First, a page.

Wednesday, July 27, 2011

Tide Pool

Kathy Geoghegan-Barek


  1. To continue to sharpen observation skills
  2. Collect Data to support the our hypothesis that a greater diversity of life can be found in the tide pool on Lovells Island compared to the docks at the Barking Crab.

Specimen Collection

Date = 7/24/11, Time = approximately 12:00 pm – 1:30 pm

Tide = Coming in. Low tide was approximately 11:30 am, therefore close to low tide

Weather = Warm, briefly had rain earlier that morning and the morning of the day before. Prior to that weather had been hot and dry for several days.

Collection Location = The first tide pool if you head left from the boat dock on Lovells Island

Habitat = Sea Water,

Obsevations and Specimen Description

When we first arrived at the tide pool, I knew the tide would be coming in so I headed out to where the water was knee deep, for me that’s approximately 1.5 ft. deep. I noticed this area was a lot less rocky than at the shoreline. However there seemed to be less life in this area.

As I headed in closer to the shoreline, I found several different kinds of shell that contained hermit crabs. Although I wasn’t able to get a look at any of the hermit crabs completely out of the shell, I was able to see enough of them to realize there were different types. They also seem to come in different sizes and therefore occupied different size shells.

At one point I had a hermit crab and a periwinkle in a container together and it appeared that the hermit crab was trying to pull the periwinkle out of his shell. Why? Did he want the shell? I don’t think so, the shell he had was already bigger than the one the periwinkle had. If the hermit crab’s had been smaller I could understand him wanting to take the bigger shell if he was growing. Was he going to eat the periwinkle. That was a possibility. I had read that hermit crabs in the wild are omnivores. But then Bruce had suggested that perhaps the hermit crab was just stuck to the periwinkle due to the sticky substance the periwinkle produces. That seemed reasonable. If he were stuck and was fighting to get free this might look like an aggressive behavior.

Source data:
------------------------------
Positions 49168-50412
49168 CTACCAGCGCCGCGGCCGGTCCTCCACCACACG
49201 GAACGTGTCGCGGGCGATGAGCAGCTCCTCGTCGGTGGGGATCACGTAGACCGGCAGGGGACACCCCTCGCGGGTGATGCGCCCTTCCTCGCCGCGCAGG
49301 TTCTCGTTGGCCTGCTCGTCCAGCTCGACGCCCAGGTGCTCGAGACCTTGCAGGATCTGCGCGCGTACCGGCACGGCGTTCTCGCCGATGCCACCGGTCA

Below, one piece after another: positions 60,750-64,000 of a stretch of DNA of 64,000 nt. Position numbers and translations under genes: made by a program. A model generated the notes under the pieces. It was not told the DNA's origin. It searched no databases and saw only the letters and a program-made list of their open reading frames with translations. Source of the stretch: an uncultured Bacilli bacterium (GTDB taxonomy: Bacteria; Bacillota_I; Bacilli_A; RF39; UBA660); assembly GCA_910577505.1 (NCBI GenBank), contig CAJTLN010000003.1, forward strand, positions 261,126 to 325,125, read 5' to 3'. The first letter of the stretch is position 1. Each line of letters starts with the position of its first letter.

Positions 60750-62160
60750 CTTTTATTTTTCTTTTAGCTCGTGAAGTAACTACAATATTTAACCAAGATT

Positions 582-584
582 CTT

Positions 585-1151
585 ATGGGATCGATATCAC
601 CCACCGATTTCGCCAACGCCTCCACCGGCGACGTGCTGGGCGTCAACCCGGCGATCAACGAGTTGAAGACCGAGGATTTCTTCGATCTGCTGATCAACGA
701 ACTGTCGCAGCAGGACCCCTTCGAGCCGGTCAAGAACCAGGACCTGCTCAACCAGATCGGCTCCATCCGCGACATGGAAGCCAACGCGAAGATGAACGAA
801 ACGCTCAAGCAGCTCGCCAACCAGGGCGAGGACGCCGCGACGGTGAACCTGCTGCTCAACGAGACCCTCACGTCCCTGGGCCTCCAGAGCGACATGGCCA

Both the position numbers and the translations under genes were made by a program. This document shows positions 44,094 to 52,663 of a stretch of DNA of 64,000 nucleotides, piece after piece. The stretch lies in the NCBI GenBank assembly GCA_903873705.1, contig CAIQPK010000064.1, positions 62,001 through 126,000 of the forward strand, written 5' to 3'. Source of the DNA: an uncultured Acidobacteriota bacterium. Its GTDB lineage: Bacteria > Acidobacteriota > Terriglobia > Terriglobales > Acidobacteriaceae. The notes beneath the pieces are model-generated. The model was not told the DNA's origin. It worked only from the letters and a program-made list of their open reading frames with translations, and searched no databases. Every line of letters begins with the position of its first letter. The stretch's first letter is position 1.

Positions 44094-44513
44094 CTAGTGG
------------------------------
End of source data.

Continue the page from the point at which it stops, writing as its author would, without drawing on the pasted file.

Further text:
I found several other organisms as well. But did I find enough different other organisms to support our hypothesis that there would be more diversity in the tide pool than at the docks? I haven’t finished analyzing the data yet to answer that question but my initial impression is no. There were a lot of different organisms at the docks.

On the way back to the boat we encountered grove snails. These snails had a thinner shell than the sea snails, 4 antenna and had shells that displayed a in a variety of colors and patterns. The snails themselves came in a light and dark variety and they lack an operculum.

The chapter on snails posted on blackbord states that “Land snails represent multiple invasions of land from marine snail ancestors.” Therefore these land snails, I’m calling Brown lipped grove snails, must have evolved from the sea snail. They are an invasive species from Europe (

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